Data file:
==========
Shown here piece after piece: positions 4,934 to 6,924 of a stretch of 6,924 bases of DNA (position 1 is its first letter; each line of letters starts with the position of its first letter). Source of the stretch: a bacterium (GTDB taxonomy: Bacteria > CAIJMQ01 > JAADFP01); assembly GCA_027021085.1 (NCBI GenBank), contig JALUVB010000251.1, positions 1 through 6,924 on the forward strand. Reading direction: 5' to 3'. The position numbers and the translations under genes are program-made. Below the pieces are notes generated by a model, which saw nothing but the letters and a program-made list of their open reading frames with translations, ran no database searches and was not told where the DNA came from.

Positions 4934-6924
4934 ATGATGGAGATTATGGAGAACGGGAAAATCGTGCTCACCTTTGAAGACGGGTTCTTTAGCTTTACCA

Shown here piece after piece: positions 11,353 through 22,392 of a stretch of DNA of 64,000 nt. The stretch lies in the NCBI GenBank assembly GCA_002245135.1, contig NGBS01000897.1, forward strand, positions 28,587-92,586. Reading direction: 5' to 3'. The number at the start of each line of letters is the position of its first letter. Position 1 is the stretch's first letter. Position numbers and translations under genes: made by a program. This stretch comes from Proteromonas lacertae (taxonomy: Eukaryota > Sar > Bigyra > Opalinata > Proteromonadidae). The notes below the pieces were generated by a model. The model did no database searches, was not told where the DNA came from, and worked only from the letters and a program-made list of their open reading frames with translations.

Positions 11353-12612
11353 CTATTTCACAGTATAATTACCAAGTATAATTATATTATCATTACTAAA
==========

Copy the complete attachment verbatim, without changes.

Shown here piece after piece: positions 4,934 to 6,924 of a stretch of 6,924 bases of DNA (position 1 is its first letter; each line of letters starts with the position of its first letter). Source of the stretch: a bacterium (GTDB taxonomy: Bacteria > CAIJMQ01 > JAADFP01); assembly GCA_027021085.1 (NCBI GenBank), contig JALUVB010000251.1, positions 1 through 6,924 on the forward strand. Reading direction: 5' to 3'. The position numbers and the translations under genes are program-made. Below the pieces are notes generated by a model, which saw nothing but the letters and a program-made list of their open reading frames with translations, ran no database searches and was not told where the DNA came from.

Positions 4934-6924
4934 ATGATGGAGATTATGGAGAACGGGAAAATCGTGCTCACCTTTGAAGACGGGTTCTTTAGCTTTACCA

Shown here piece after piece: positions 11,353 through 22,392 of a stretch of DNA of 64,000 nt. The stretch lies in the NCBI GenBank assembly GCA_002245135.1, contig NGBS01000897.1, forward strand, positions 28,587-92,586. Reading direction: 5' to 3'. The number at the start of each line of letters is the position of its first letter. Position 1 is the stretch's first letter. Position numbers and translations under genes: made by a program. This stretch comes from Proteromonas lacertae (taxonomy: Eukaryota > Sar > Bigyra > Opalinata > Proteromonadidae). The notes below the pieces were generated by a model. The model did no database searches, was not told where the DNA came from, and worked only from the letters and a program-made list of their open reading frames with translations.

Positions 11353-12612
11353 CTATTTCACAGTATAATTACCAAGTATAATTATATTATCATTACTAAA